Report finds sexist influences still present in schools

Scientists looks through microscope

Schools have been urged to take sexist undertones more seriously, and prevent students from becoming pigeonholed by their gender.

Interviews into 10 different school uncovered a disparity between the opinions of higher management, and the opinions of staff and students on whether sexist comments still exist in the classroom and playground.

The report from this investigation stated: “The senior leadership team would assert there was no problem with sexist language, only for the classroom teachers to refer to some cases and the students to report that it was an everyday reality.”

This can cause problems for students, who are consciously or unconsciously persuaded away from certain subjects, a factor which becomes more of an issue when it comes to choosing GCSE subjects, A-level subject, or even university degrees.

The report acknowledged that all of the schools investigated had policies on their websites regarding sexist, racist, and homophobic bullying, but often the teachers themselves were unsure of these policies or how they should be implemented.

The Department of Education welcomed the report, and deemed it useful, but stopped short of agreeing to overhaul its policies. However, it said: “this Government wants young women to feel empowered to make choices about what they do with their life including their choice of career. No woman should feel that their gender is a barrier to their success and nor should they face stereotyping at any stage of their lives.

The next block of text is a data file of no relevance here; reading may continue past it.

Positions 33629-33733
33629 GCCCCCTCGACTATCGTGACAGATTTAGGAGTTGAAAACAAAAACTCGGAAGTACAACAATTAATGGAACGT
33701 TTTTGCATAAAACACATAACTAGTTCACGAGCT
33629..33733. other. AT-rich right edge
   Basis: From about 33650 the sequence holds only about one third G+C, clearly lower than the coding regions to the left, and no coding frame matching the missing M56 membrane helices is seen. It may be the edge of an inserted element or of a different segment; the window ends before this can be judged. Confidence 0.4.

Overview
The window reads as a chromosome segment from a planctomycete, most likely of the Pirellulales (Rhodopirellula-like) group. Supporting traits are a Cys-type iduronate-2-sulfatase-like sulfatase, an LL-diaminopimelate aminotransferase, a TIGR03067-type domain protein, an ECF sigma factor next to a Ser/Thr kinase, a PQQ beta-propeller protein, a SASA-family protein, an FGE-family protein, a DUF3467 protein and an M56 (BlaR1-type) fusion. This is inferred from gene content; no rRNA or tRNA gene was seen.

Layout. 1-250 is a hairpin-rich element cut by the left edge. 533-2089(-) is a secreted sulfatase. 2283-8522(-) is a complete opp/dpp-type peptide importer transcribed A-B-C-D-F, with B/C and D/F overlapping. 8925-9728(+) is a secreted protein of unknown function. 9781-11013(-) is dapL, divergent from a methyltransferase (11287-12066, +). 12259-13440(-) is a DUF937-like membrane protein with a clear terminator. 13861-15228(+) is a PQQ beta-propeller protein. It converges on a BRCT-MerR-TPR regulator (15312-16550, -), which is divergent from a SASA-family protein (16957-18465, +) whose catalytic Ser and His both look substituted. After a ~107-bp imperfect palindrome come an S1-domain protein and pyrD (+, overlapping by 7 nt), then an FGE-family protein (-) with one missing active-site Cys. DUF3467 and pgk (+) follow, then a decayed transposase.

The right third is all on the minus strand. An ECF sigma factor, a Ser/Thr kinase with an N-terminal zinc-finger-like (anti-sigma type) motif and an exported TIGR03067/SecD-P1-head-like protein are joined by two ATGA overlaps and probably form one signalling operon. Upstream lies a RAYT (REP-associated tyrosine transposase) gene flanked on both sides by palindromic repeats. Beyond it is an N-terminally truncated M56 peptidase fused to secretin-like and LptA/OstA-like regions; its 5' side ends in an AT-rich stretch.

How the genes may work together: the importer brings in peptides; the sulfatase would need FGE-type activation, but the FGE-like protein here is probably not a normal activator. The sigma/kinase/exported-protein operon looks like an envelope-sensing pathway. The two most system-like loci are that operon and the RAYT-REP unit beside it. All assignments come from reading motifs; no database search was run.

“Getting more girls into careers in science, technology and engineering is a key priority for this government, and is why we are encouraging more women to study STEM subjects – helping bridge a gap in our future economy and getting them on the path to some of the highest paid careers.”

However, the report also uncovered an equal amount of effects of gender stereotyping on male students, finding that they were more likely to “get caught up in a culture of not working hard.”

The investigation was carried out by the Institute of Physics, and was drawn up into a guide called Opening Doors.